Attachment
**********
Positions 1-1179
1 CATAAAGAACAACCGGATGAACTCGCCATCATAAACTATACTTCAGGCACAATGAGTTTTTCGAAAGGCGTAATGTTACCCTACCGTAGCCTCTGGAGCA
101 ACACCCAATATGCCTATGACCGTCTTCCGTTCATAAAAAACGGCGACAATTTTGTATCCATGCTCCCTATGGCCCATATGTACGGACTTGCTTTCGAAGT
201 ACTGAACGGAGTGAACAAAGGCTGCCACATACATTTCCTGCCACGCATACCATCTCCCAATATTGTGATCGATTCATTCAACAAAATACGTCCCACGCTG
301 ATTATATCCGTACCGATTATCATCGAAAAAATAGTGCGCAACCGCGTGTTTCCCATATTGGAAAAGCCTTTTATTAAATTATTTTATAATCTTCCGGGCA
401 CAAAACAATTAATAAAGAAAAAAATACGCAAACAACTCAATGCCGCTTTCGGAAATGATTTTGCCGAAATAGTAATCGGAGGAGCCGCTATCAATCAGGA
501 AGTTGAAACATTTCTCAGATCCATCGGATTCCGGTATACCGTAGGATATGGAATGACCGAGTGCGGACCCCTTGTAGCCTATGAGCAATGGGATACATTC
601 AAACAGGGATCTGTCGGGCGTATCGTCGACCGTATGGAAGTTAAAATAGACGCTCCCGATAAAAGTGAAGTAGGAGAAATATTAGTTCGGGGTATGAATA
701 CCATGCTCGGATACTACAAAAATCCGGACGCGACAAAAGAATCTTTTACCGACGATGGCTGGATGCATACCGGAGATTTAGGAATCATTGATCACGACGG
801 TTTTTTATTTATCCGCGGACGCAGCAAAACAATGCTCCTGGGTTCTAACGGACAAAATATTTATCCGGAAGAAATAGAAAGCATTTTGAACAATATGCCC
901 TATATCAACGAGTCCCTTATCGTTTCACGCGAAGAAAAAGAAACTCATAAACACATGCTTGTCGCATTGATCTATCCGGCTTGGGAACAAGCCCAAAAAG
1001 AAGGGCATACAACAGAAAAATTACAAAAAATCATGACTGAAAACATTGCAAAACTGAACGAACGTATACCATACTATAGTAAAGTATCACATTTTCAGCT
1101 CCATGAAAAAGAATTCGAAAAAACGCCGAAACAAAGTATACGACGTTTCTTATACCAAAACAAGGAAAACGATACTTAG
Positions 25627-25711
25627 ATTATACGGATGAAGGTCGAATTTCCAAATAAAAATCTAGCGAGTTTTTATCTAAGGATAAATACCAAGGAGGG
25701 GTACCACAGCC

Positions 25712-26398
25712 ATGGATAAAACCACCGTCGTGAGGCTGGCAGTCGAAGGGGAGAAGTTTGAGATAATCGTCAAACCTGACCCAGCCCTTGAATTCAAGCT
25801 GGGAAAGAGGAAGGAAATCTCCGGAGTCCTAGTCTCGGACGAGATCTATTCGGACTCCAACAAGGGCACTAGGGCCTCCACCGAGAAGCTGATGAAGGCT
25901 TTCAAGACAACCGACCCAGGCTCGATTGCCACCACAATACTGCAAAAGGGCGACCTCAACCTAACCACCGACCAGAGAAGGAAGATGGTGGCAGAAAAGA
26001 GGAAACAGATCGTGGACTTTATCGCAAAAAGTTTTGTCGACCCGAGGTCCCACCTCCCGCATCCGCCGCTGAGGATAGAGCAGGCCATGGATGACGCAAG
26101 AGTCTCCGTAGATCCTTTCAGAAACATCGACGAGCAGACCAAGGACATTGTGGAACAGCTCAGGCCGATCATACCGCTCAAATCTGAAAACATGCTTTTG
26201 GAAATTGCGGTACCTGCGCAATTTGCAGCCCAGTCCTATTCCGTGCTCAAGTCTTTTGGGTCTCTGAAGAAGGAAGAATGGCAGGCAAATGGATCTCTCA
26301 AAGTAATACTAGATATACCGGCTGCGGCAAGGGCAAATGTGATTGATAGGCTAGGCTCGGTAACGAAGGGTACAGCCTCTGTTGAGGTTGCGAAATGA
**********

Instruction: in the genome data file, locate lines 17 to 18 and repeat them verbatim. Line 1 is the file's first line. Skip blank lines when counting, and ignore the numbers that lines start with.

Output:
Positions 25712-26398
25712 ATGGATAAAACCACCGTCGTGAGGCTGGCAGTCGAAGGGGAGAAGTTTGAGATAATCGTCAAACCTGACCCAGCCCTTGAATTCAAGCT